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Ice skaters speed of rotation

  1. Jun 6, 2009 #1
    1. Two ice skaters, each with mass M = 72.5 kg, both moving with speed V = 9 m/s, approach each other along straight-line parallel paths that are separated by a distance of D = 3.6 m. When directly opposite each other, the skaters grab the ends of a light rod that is the same length as the distance between them. What is the initial speed of rotation of the joined skaters in rad/s?


    2. Equations
    maybe use conservation of momentum to find vfinal
    m1vo+m2Vo=m1vf+m2vf
    then use ac=v^2/r
    r comes from d/2

    3. this results in the incorrect answer. I'm unsure of how to solve this problem. Am I using the wrong equations?
     
  2. jcsd
  3. Jun 6, 2009 #2

    Doc Al

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    Staff: Mentor

    While conservation of linear momentum holds, that's not what you need for this problem. Hint: Translate their linear speed into angular speed about the center. (If you like, you can think of something else that is conserved.)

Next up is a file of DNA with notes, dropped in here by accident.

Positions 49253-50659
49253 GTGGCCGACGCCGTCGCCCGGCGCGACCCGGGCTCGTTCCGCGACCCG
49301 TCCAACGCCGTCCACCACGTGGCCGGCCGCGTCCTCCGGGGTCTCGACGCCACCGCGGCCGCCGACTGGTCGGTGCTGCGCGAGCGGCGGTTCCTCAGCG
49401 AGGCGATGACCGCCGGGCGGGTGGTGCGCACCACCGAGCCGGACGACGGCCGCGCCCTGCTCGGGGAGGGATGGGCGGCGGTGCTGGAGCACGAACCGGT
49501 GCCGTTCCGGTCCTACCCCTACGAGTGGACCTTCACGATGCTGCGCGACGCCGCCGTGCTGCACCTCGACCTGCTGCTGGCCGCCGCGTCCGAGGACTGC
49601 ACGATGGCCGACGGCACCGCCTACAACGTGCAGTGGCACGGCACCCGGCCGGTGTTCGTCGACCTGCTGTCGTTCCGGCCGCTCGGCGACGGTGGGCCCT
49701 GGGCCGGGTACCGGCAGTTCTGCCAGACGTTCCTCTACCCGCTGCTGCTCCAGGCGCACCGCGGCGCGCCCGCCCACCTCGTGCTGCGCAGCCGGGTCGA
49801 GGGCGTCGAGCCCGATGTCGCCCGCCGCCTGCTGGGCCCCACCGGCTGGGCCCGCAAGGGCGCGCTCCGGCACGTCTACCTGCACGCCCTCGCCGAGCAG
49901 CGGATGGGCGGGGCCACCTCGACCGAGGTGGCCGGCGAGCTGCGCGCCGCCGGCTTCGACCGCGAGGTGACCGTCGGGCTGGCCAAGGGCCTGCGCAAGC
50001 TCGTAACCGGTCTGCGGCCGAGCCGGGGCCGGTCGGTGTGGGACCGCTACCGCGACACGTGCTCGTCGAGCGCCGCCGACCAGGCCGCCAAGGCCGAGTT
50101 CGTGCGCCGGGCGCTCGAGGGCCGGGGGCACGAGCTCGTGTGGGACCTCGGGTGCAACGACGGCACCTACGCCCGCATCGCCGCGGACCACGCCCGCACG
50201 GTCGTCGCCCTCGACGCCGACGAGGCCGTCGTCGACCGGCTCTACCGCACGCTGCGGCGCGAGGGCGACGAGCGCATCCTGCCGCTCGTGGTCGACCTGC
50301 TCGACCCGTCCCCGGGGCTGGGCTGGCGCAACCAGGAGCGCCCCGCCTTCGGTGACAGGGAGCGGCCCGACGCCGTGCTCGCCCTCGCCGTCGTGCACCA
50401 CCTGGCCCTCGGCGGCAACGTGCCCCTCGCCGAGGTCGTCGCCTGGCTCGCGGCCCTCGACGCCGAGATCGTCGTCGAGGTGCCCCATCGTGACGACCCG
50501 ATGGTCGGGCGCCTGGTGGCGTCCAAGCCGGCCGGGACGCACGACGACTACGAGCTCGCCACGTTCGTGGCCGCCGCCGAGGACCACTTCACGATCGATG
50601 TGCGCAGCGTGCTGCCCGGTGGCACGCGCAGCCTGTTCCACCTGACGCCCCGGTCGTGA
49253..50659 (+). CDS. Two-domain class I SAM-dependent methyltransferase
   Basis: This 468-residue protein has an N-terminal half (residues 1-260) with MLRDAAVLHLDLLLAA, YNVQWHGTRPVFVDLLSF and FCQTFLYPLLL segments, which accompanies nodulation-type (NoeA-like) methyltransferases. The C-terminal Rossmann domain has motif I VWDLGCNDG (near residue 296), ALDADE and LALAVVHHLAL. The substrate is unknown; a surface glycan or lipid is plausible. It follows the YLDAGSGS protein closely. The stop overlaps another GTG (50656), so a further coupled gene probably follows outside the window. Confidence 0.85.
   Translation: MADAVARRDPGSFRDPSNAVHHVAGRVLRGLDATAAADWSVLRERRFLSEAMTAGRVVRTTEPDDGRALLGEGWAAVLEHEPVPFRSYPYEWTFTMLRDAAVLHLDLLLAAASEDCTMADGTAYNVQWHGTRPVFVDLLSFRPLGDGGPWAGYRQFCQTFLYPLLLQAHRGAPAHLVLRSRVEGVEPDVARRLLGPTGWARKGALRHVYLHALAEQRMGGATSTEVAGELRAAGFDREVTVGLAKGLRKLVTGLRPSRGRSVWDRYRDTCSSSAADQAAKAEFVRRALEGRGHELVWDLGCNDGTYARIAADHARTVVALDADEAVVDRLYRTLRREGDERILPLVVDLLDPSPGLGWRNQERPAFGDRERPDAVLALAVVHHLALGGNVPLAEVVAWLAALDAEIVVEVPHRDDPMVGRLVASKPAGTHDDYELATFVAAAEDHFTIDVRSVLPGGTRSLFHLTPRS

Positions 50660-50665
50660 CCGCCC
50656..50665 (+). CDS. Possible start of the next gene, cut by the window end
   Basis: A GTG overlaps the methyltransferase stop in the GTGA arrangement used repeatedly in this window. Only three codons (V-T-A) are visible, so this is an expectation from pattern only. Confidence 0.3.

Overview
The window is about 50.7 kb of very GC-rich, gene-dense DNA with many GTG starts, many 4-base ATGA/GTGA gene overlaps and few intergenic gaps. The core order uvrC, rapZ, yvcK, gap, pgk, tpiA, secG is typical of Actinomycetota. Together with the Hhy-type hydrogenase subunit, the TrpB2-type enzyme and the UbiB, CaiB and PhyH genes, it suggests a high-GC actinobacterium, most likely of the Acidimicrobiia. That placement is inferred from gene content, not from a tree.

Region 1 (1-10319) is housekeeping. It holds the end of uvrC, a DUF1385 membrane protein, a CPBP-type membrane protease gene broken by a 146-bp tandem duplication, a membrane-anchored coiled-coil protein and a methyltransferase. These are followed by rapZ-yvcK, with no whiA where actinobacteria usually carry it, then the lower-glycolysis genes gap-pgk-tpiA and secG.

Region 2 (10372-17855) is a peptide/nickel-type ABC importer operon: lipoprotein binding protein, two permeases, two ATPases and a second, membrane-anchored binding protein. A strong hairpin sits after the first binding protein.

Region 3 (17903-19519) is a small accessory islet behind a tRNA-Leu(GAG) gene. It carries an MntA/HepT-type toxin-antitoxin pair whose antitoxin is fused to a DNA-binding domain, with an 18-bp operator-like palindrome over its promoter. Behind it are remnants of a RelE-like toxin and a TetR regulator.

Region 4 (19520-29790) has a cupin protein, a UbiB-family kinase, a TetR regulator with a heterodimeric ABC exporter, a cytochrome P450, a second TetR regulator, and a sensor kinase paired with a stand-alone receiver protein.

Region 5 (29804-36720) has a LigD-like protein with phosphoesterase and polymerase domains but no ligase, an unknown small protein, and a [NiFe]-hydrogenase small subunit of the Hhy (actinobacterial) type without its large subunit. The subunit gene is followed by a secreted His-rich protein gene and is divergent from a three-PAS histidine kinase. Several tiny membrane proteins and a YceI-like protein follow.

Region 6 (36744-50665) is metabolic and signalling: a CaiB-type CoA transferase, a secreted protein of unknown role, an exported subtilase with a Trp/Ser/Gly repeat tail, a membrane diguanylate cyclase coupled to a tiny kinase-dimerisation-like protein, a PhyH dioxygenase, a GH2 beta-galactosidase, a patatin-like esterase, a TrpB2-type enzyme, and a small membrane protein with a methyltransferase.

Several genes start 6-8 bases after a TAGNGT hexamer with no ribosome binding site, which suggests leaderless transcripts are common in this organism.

4. Jun 6, 2009 #3
    so the v=9m/s which when converted into radians is 9*2pi= 56.55rad/sec,
    then w=v/r,
    so w= 56.55/3.6= 15.7
    centripetal acceleration = r*w--> 3.6*15.7= 56.52m/s^2
    then I'm not sure- are they an inelastic collision that is spinning? but I have acceleration so that doesn't help.
     
  5. Jun 6, 2009 #4

    Doc Al

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    This isn't correct. Don't try to "convert" a linear speed into rad/s.
    That's what you need. Hint: The radius ≠ 3.6 m. (Where's the center?)
     
  6. Jun 6, 2009 #5
    w=9/1.8=5
    then centripetal acceleration a=rw^2 = 5^2*1.8= 45m/s^2
    then could I use ac=v^2/r to get the velocity? No that can't be correct. I'm highly confused.
     
  7. Jun 6, 2009 #6

    Doc Al

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    Good.
    ω = v/r = (9 m/s)/(1.8 m) = 5 rad/s
    And you're done! No need to mess around with centripetal acceleration or any of that.
     
  8. Jun 6, 2009 #7
    w- is the average velocity. Thanks for your help! Good thing someone enjoys physics.
     
  9. Jun 6, 2009 #8

    Doc Al

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    Staff: Mentor

    ω is the rotational speed, not the average velocity.
    You're welcome.
     
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